Abstract: Awareness and Penetration of European Luxury Goods in Japan, Especially in the Context of Postwar Mass Consumption

Tomoko Okawa

Abstract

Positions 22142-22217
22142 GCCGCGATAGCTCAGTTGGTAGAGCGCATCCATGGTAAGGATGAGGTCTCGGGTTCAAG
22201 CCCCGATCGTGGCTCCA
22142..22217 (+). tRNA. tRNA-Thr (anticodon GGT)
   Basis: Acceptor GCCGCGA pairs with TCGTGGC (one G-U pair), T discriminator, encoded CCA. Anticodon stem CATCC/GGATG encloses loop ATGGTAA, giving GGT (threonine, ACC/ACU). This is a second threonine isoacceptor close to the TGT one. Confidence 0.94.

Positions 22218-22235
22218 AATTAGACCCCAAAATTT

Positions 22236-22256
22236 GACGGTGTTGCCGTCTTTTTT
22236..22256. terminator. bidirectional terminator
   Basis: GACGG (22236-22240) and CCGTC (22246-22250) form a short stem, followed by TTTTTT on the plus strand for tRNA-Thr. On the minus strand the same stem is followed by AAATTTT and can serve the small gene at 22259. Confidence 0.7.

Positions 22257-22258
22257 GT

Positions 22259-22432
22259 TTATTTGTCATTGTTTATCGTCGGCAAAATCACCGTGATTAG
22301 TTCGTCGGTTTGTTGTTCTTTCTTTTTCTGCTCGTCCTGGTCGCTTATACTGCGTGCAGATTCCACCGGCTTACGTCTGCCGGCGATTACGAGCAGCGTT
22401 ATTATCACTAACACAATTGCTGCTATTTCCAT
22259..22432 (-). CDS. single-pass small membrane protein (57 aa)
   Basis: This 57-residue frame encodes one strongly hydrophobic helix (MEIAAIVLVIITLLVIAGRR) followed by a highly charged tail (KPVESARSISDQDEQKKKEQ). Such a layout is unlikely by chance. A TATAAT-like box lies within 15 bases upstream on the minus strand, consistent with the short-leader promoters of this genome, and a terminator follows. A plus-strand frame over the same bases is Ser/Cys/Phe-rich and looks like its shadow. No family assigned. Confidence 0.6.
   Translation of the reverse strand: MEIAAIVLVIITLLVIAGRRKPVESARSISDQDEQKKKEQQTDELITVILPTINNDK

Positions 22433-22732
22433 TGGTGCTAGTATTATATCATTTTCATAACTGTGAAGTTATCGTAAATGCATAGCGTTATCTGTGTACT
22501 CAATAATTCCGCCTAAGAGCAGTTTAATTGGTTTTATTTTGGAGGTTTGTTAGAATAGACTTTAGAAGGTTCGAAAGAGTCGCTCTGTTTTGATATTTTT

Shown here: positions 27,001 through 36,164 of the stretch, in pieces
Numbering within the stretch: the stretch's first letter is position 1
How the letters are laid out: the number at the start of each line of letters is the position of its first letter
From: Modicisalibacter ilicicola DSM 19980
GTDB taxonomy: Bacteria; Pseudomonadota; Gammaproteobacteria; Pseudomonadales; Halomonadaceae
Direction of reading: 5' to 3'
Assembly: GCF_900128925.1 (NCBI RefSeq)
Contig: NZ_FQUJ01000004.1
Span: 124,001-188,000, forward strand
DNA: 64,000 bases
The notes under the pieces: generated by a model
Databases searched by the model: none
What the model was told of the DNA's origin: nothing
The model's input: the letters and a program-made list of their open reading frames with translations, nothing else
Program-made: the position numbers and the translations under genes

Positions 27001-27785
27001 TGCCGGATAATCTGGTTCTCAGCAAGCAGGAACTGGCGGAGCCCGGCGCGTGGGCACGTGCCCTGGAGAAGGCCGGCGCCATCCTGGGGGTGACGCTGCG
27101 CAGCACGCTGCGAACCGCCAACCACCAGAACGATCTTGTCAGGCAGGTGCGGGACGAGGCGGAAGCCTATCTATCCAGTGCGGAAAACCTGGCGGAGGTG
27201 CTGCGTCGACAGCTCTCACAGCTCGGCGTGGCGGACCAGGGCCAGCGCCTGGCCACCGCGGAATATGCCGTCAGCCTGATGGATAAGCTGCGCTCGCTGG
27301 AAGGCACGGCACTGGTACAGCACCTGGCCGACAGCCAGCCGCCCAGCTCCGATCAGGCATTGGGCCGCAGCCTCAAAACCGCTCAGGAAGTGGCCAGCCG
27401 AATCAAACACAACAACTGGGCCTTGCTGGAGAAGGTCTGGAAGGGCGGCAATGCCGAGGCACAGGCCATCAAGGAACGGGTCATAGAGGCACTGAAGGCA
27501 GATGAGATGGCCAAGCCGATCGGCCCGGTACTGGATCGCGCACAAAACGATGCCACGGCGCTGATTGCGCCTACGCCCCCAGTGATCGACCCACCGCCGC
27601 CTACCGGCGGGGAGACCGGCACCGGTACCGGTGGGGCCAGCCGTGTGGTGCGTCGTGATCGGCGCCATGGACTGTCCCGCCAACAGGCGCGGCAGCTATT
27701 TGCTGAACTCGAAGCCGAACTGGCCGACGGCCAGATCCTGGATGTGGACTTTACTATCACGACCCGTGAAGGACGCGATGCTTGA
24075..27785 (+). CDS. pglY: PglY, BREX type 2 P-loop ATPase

This paper examines the relationship between French luxury fashion and the Japanese over the sixty-year postwar period, following three symbolic stages and players. The first stage began with haute couture, and was an era of licensed businesses. The second began in the 1970s and continued through the bubble economy, and was a time of prosperity for the import business. There were two aspects to the third stage: pricing and product line-up. Disparities in domestic and overseas prices of luxury products were addressed after the bubble economy collapsed, and the opening of megastores under luxury brands' global strategies created a sense of newness. Brand products of good quality with reassuring warranties became accepted as reasonable purchases. The Japanese preference for luxury brands may appear simplistic, but their choices of products were rational for prospering Japanese living under a host of restrictions at the time. And in each period, there was a player who contributed to promote this consumption.